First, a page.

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Images often need to make a call-out to the image vendor on boot, for instance to obtain licence keys. One challenge image vendors have is to determine whether that call-out comes from a real image, or someone impersonating that image, i.e. to verify the identity of the image. Whilst image vendors can use passwords or client side certificates to do this, there's always a risk that if these are discovered, someone has "the keys to the castle". The Image verification circumvents that risk.
Every image that exists on our platform is assigned a unique and secret key, which is only available to the Image Owner.

  • Each image has a random image key known only to the image provider.
  • Each server has a server key known to the customer and the VM.
  • FCO creates a cryptographic Image Server Hash from the Server Key and the Image Key.
  • The Server Key and Image Server Hash are presented in the metadata for the VM only.
  • The image calls back to the image provider, who verifies the hash against the Image Key.

Each server is also assigned a unique key, which is available to the owner of the server, and through the server's metadata.
We also compute a hash of these two, the Image Server Hash, and present that to the image using the metadata.
Assuming the image is appropriately locked using our Image Permissions feature, this can be passed to the image vendor together with the server's own key and the image's ID number. In case the image vendor has multiple images. The image vendor can then ascertain whether it is the right image making the call out. Obtaining one Image Server Hash would only allow impersonation of a single server.
This section describes the steps involved.

Image Creation

On creation of an image, the image is assigned a random Image Key (a 256 bit number represented as a 64 character hexadecimal string). The Image Key is available to the Image Owner (only) to read through the API using the ListImageTemplates call, but never appears within the metadata presented to any VM. This ensures it is private to the image owner.

Sample Image Key: 542246391f5ef2de58c66c21165c39672b703a272c9493b122edc75e47ba9d7a

Server Creation

On creation of a server, the server is assigned a random Server Key. Once again, a 256 bit number represented as a 64 character hexadecimal string. The Server Key forms part of the Server/System metadata and is available to read through the API by the server owner using the GetServer API call.
This is private to the server owner (as set out below), but as it forms part of the system metadata, it is also exposed to the server, and thus, potentially, the image provider.

Sample Server Key: 56dc5eb4661dac003f6019a07349d2b326c02ee2aca93e502fa0017f7cd0a6e0

On creation of the server, we also create an Image Server Hash. This is an SHA-256 hash of the ASCII concatenation of the hexadecimal Image Key and the hexadecimal Server Key. It too is presented as a 64 character hexadecimal string.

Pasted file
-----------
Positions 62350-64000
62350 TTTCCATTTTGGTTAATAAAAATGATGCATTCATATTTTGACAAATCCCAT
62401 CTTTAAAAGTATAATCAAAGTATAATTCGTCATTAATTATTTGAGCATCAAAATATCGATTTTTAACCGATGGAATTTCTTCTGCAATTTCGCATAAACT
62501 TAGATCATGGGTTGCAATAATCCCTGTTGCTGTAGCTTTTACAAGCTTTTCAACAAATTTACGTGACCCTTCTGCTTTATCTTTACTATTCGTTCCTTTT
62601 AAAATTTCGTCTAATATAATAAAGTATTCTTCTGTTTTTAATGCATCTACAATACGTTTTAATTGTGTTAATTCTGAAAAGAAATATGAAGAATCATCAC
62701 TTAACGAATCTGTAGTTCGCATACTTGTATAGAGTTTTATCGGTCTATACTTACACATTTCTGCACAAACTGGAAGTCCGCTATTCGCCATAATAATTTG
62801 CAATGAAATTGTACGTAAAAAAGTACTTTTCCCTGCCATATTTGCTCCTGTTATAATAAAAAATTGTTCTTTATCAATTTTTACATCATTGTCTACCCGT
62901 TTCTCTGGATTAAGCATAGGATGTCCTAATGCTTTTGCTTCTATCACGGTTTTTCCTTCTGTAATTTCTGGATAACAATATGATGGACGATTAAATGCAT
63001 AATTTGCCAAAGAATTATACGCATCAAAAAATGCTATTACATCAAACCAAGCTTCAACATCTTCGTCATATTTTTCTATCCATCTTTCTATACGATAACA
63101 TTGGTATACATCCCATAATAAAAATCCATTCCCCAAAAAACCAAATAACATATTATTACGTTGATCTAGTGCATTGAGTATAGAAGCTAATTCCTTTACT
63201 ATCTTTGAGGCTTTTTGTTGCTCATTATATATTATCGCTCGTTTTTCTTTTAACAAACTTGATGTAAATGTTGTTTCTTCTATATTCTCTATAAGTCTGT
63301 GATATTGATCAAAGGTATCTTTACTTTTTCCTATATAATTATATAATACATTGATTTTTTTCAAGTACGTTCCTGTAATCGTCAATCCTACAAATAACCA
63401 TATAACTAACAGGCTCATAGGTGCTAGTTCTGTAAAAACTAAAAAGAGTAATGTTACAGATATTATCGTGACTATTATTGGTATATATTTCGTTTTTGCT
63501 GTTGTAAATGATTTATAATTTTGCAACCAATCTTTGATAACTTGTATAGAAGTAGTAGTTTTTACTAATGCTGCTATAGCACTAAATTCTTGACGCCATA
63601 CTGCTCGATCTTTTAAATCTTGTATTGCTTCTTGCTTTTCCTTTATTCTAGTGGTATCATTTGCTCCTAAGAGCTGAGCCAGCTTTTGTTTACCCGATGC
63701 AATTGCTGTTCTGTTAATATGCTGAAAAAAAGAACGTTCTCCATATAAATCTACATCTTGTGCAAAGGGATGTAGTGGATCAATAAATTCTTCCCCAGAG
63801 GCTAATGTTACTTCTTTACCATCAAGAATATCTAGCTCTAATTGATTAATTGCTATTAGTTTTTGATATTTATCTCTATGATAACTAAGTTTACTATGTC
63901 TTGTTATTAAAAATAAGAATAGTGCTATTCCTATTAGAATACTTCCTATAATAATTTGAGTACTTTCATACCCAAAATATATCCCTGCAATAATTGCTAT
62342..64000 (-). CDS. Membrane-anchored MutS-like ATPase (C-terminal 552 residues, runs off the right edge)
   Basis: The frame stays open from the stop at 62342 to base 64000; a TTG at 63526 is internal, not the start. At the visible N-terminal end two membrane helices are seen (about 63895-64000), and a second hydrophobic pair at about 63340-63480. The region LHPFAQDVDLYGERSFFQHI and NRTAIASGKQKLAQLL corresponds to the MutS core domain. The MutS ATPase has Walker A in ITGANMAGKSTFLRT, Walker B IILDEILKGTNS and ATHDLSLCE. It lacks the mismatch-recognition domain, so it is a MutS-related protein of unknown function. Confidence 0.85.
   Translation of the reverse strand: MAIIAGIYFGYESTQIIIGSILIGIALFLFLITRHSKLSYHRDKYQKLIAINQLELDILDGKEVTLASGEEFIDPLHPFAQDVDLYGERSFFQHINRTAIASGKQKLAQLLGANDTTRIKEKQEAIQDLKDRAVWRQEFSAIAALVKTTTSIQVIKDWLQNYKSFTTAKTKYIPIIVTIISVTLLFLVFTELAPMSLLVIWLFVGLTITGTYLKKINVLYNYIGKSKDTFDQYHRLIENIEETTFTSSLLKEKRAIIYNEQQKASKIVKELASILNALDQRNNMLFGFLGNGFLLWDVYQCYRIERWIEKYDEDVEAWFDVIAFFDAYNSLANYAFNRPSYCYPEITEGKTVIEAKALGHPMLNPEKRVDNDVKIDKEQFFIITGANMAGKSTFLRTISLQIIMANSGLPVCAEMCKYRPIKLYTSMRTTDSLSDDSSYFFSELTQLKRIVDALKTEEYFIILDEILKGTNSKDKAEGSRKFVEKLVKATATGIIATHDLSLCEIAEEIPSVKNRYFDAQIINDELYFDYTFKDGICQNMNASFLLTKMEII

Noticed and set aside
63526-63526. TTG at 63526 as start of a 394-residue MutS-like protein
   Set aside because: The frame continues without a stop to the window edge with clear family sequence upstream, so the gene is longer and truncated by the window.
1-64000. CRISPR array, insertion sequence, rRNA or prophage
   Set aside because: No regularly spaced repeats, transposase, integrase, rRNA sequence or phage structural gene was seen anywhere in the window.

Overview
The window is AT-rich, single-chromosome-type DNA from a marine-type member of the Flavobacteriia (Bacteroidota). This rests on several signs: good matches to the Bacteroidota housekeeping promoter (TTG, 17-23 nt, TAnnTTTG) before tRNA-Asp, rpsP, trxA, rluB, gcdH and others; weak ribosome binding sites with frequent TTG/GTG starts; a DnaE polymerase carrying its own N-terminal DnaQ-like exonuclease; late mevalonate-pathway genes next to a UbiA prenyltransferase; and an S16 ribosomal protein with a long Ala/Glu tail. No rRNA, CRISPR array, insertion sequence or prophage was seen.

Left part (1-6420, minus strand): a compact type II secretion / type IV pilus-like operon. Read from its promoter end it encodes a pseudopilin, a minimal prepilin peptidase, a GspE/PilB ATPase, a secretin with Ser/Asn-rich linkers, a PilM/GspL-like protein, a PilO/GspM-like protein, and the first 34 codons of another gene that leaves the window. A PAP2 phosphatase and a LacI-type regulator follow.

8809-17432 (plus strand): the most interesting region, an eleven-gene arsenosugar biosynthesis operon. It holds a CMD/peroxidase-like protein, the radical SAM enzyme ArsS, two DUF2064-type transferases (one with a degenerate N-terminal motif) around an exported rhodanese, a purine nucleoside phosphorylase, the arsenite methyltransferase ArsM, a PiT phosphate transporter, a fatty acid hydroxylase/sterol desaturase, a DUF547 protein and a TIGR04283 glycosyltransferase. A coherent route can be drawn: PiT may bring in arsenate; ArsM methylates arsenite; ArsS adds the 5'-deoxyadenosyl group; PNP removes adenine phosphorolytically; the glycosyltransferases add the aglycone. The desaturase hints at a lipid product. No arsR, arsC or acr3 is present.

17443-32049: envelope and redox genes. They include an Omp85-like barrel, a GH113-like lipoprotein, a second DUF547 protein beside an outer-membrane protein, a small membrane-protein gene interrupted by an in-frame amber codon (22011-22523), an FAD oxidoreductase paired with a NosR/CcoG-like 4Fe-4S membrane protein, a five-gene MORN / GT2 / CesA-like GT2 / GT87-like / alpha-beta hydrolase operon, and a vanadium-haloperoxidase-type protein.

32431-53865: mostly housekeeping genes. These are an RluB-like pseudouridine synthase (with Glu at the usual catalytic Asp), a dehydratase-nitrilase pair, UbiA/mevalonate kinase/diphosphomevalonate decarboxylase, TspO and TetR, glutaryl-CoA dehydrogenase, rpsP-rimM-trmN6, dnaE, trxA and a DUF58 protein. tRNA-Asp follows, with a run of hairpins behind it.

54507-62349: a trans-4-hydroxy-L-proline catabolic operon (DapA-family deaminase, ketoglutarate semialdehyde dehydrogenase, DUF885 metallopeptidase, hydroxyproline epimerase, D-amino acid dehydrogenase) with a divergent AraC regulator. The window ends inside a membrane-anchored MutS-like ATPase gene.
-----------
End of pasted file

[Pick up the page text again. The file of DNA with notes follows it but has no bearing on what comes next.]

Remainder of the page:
Like the Server Key, this forms part of the Server/System meta-data. As such it is available to read through the API by the server owner using the GetServer API call. It forms part of the system metadata, it is also exposed to the server, and thus, potentially, the image provider. Due to the one way nature of hashing, knowledge of the Image Server Hash, even when combined with the knowledge of the Server Key, will not allow a deduction of the Image Key.

Sample Image Server Hash: 74d796f800f7dfa8b40be760d207eede752e029556a7cd2927a53b01713a9659

Image Server Hash

The image may need to authenticate to the image provider's system. By this we mean make a call out to the image provider's own systems perhaps using http, for example, to obtain a license key.
The image provides the image ID from the metadata that will allow the image provider, who knows all the Image Keys they have generated, to deduce the Image Key, the Server Key and the Image Server Hash.
The image provider can then compare the Image Server Hash it generates with the one presented to authenticate the user. As only the server concerned can read the Image Server Hash, presentation of the (Server Key, Image Server Hash) tuple verifiably indicates that the Image Server Hash has been obtained from a server created with that image.
For example, the image provider might use a concatenation of the Image ID and the Server Key - possibly plus a prefix indicating "flexiant" - as a username, the Image Server Hash as a password, and use simple https authentication, verifying the image provider's SSL certificate to ensure that the VM is actually talking to the image provider.
As the Server Keys are unique, if this authentication is done periodically (rather than just on first boot) an Image Provider can get a good idea how many of their images are running simultaneously.
Obviously, the virtual machine needs to be appropriately locked to ensure that the Image Server Hash cannot be ascertained directly from the machine by the end user. 
This can be performed using Image Capabilities/Permissions (see the SetOtherImageCapabilities API call). The Image Server Hash should be sent over an encrypted session to ensure it isn't snooped.
However, should a customer or a third party obtain a copy of the Image Server Hash, the impact of such a leak is minimised. Whilst the Server Key/Image Server Hash tuple may be ported by a user with access to that virtual machine to another machine, the fact that multiple IP addresses are now requesting simultaneous authentication, with the same server ID is both detectable and traceable, and can result in a refusal to authenticate. Abusers can be quickly locked out by black-listing their Server Key. 
Compare this to the situation without this protection, where a shared secret of some sort is stored in the image: revealing that effectively gives away a 'master license key'.